Asian giants like Japan and South Korea displayed the progress of Asian game with massive upsets. Mexico provided some exhilarating counter attacks in the victory against Germany. Russia against Spain, Iceland against Argentina and Denmark against France embellished the occasion with unflinching Scandinavian resolution.
From the battling Russians to the listless Germans, the thespian performances of Neymar to the priceless insolence of Cheryshev we saw the best and worst of the exciting possibilities the grandest stage has to showcase.
The last four had Belgium, finally proving their mettle as their Golden generation clinched their best ever finish of 3rd. First time since 1990, we heard the premature murmurings of ‘It’s coming home’s as England, the inventor of the Sport, trudged to the semis. Of course, the luck of the draw can only last as long but they did manage to bury their penalty shootout hoodoo along the way.
And then there were two. Croatia proved to be the most enduring team (first one to progress through three extra-time finishes with two consecutive penalty shootouts). They imbibed an unwavering with a reservoir of guts, gumption and glory.
They had the Medfield magicians in Modrić and Rakitić and dynamic winged duo in Rebić and Perišić. The defensive duo of Lovren (self proclaimed best defender) and Vida and striker Mandžukić provided a formidable spine to the team.
France, on the end, had an indefatigable metronome in Kanté (nicknamed the ‘French Duracell Bunny’), balletic bulldozer in Pogba, dancing gazelle in Varane and lightning whisper in Mbappé. The final was billed as the glorious vs the gutsy, Velvet vs Steel, the unstoppable wind vs the immovable wall. Immortality was at stake and France became a two time World Champions.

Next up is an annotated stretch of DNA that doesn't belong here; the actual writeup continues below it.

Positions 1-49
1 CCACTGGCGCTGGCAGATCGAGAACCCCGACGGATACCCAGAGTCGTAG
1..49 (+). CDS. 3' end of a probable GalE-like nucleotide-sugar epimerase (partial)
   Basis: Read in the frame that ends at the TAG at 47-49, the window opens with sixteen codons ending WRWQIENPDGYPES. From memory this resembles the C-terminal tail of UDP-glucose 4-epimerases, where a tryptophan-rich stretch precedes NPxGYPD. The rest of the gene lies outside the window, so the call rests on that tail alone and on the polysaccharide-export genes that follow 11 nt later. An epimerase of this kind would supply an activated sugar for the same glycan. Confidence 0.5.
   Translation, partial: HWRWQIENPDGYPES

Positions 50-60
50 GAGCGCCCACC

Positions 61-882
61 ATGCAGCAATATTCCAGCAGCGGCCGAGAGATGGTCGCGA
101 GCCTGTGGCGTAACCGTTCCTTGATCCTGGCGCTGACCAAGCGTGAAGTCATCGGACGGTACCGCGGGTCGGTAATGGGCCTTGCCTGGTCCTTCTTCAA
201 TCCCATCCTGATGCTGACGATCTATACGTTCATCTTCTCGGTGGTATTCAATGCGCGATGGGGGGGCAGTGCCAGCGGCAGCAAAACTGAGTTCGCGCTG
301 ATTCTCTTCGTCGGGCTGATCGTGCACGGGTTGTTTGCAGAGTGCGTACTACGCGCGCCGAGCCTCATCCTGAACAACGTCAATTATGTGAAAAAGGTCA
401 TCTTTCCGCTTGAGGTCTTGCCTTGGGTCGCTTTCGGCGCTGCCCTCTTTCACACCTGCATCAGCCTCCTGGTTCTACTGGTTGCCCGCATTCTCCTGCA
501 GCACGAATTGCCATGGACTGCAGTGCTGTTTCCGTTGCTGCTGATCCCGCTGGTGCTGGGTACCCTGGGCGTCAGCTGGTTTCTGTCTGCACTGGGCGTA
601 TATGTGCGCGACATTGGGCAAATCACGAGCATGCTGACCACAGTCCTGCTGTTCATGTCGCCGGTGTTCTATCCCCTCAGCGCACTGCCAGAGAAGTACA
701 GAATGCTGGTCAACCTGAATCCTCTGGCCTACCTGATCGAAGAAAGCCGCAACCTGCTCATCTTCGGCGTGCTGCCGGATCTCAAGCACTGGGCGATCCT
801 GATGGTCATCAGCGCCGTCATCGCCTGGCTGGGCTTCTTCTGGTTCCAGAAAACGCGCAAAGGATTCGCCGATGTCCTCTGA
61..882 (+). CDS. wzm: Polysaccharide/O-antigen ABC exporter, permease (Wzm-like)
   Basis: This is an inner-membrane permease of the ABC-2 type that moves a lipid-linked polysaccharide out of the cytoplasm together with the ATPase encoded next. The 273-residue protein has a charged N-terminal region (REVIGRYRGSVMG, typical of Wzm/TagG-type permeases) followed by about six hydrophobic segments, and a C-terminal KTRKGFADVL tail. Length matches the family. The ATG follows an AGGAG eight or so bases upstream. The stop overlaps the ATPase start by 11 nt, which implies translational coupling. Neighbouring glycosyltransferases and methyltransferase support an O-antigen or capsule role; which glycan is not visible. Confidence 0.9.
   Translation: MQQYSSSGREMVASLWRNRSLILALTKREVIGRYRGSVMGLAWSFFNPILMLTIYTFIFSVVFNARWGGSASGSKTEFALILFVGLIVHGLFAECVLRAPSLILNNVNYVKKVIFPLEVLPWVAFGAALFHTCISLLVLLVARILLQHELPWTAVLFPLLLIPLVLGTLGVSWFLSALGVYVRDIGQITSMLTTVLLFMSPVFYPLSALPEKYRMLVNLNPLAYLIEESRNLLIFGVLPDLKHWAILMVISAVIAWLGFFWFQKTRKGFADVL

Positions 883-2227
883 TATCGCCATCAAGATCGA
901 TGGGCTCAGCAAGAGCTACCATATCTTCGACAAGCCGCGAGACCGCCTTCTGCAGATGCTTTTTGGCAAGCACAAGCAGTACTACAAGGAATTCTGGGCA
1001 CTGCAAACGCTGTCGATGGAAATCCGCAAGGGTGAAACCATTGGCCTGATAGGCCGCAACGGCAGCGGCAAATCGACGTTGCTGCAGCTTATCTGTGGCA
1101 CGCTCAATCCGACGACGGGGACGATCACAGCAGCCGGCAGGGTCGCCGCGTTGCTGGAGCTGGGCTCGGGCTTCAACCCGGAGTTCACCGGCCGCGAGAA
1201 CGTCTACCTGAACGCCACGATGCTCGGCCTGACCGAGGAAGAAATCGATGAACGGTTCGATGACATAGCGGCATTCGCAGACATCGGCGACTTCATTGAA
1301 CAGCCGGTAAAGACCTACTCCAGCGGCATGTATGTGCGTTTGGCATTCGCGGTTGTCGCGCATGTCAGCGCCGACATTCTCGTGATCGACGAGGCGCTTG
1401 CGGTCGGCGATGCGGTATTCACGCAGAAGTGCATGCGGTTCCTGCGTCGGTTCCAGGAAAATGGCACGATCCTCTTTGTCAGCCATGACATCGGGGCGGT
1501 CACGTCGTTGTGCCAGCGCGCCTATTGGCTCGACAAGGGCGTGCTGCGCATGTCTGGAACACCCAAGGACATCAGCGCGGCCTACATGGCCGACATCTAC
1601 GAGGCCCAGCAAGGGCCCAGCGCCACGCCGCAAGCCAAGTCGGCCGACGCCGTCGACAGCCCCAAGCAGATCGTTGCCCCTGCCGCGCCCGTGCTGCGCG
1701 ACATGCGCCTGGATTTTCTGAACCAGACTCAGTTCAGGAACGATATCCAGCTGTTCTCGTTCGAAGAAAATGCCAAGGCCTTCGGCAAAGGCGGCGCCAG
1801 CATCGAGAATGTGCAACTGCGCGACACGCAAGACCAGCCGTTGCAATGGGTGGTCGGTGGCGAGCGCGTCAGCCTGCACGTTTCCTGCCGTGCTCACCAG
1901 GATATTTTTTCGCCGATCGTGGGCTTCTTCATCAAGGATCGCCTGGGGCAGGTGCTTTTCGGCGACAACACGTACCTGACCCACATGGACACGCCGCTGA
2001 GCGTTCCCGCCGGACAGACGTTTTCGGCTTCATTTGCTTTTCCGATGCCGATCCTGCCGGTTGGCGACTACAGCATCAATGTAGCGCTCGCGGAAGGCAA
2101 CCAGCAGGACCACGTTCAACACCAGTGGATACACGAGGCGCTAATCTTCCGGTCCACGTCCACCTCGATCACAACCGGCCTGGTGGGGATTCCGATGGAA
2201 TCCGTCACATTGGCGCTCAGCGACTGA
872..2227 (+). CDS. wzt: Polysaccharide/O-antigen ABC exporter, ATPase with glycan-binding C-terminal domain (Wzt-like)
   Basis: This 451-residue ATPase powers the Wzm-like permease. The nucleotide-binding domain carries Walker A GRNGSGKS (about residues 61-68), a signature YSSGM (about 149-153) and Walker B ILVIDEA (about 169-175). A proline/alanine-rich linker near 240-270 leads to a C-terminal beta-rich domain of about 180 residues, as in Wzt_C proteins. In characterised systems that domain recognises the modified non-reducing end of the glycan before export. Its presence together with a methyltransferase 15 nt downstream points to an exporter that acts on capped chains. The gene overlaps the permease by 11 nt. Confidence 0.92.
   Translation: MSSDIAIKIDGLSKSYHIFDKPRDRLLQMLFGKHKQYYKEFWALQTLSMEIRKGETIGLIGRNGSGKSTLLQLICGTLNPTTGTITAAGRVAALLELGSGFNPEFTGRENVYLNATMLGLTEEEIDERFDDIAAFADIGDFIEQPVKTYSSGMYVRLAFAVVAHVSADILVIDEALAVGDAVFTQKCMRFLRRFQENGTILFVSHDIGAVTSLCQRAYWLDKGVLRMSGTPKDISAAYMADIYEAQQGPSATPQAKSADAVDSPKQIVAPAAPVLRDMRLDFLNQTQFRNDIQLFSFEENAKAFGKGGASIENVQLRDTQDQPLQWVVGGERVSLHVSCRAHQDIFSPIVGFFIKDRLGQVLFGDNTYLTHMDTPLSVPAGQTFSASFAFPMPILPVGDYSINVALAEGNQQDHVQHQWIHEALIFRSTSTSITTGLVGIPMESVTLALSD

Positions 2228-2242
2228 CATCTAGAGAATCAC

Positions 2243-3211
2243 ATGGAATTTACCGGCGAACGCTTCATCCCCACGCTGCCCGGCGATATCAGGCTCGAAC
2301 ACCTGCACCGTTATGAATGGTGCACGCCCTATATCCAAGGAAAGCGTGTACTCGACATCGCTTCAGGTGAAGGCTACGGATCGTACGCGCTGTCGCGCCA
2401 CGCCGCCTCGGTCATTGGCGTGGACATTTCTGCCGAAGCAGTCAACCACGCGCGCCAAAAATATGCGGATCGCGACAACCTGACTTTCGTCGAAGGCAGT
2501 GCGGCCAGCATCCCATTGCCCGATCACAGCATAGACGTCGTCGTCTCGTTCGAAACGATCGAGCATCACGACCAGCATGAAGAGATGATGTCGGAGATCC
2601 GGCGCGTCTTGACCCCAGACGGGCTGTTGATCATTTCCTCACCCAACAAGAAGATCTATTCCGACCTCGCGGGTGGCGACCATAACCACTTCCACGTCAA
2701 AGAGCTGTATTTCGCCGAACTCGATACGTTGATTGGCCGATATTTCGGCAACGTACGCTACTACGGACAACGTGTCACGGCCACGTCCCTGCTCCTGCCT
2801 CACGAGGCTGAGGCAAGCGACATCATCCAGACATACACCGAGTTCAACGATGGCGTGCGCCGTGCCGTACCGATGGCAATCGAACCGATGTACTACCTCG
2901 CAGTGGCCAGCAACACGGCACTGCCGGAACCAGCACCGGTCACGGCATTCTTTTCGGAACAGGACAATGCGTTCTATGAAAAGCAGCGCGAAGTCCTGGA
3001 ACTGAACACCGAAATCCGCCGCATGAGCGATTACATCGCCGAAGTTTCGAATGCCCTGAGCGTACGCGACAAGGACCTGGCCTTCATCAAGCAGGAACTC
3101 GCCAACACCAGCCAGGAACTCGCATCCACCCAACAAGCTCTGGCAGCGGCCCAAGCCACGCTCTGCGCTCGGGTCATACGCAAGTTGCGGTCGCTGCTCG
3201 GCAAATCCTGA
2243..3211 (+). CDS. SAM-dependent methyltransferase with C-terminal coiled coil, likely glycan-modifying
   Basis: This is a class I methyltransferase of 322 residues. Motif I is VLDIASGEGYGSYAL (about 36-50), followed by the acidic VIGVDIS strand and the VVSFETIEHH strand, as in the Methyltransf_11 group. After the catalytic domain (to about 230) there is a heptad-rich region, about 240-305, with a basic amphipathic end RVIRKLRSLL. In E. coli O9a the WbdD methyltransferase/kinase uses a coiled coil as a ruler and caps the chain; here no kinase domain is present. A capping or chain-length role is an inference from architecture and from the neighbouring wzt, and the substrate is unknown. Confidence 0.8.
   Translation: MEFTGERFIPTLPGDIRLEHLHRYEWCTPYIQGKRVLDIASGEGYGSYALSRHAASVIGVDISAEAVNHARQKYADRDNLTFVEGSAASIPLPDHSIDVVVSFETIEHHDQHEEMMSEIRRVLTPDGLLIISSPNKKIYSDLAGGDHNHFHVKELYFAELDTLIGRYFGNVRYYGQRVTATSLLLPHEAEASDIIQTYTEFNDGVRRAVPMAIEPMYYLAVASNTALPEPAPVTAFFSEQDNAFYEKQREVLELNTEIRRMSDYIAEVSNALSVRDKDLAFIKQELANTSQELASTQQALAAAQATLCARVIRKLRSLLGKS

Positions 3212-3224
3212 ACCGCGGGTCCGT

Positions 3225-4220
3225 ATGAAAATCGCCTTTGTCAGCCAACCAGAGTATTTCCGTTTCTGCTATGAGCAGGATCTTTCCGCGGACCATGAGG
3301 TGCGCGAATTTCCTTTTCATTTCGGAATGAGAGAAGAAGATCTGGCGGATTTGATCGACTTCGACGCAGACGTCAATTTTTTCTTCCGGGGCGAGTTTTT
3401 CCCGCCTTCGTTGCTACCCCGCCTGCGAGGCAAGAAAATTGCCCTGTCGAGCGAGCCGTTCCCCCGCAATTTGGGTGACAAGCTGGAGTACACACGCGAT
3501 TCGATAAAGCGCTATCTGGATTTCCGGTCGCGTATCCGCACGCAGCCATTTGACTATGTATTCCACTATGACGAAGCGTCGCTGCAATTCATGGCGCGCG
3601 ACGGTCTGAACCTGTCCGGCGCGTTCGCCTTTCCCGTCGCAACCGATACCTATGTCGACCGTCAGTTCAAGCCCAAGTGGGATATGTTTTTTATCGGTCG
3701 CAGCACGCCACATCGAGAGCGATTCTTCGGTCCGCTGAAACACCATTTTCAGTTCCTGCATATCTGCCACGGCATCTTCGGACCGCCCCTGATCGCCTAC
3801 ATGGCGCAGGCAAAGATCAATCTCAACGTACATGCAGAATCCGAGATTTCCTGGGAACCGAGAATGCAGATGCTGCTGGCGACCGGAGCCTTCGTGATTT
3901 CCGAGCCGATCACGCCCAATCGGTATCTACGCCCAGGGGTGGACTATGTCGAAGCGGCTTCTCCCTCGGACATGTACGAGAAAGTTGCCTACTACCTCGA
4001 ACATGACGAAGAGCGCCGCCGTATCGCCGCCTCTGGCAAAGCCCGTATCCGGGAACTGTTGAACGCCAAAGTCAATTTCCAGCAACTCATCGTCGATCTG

With a rip-roaring final, the showpiece gala got its crowning jewel. Notwithstanding the first pitch invasion by 4 overzealous souls or the august company of Will Smith and Emmanuel Macron, the script had drama, humor, suspense, shock and the final denouement. It had an own goal (1st ever in a world cup final), a penalty goal with VAR, a comical goal (horror for Loris) and three sensational goals. One of the three made wunderkind Mbappé the only teenager since Pele in 1958 to score in a World Cup final. A scintillating metamorphosis of potential into a performance, prodigy into a phenomenon! Modrić c earned the Golden Ball even though he would swap that with the World Cup trophy in an instant.
As the French exorcised the ghost of Euro 2016, the Russian air will long be imbued with resounding reverberations of the famous Napoleonic words…Veni! Vedi! Vici!
Interestingly if France, with 11 players with immigrant origins in their squad, was as bigoted in its treatment of ethnic minorities and immigrants in Football like in other spheres, the Cup would certainly never be coming home to Paris.
From the slants of skepticism to the exultation of romanticism, the showpiece delivered and how!
A World Cup for all ages and all of time. As the razzamatazz of the spectacle, the majesty of the occasion and the mesmerizing, manic mayhem bids adieu for another four years, here’s wishing a swift return. See you in Qatar!
Zeeshan Ali has studied Journalism and Engineering. Through is education and experience he has developed passionate interest in Sports, Science, Literature and Theology. He values honesty and sincerity in any piece of work either his or otherwise.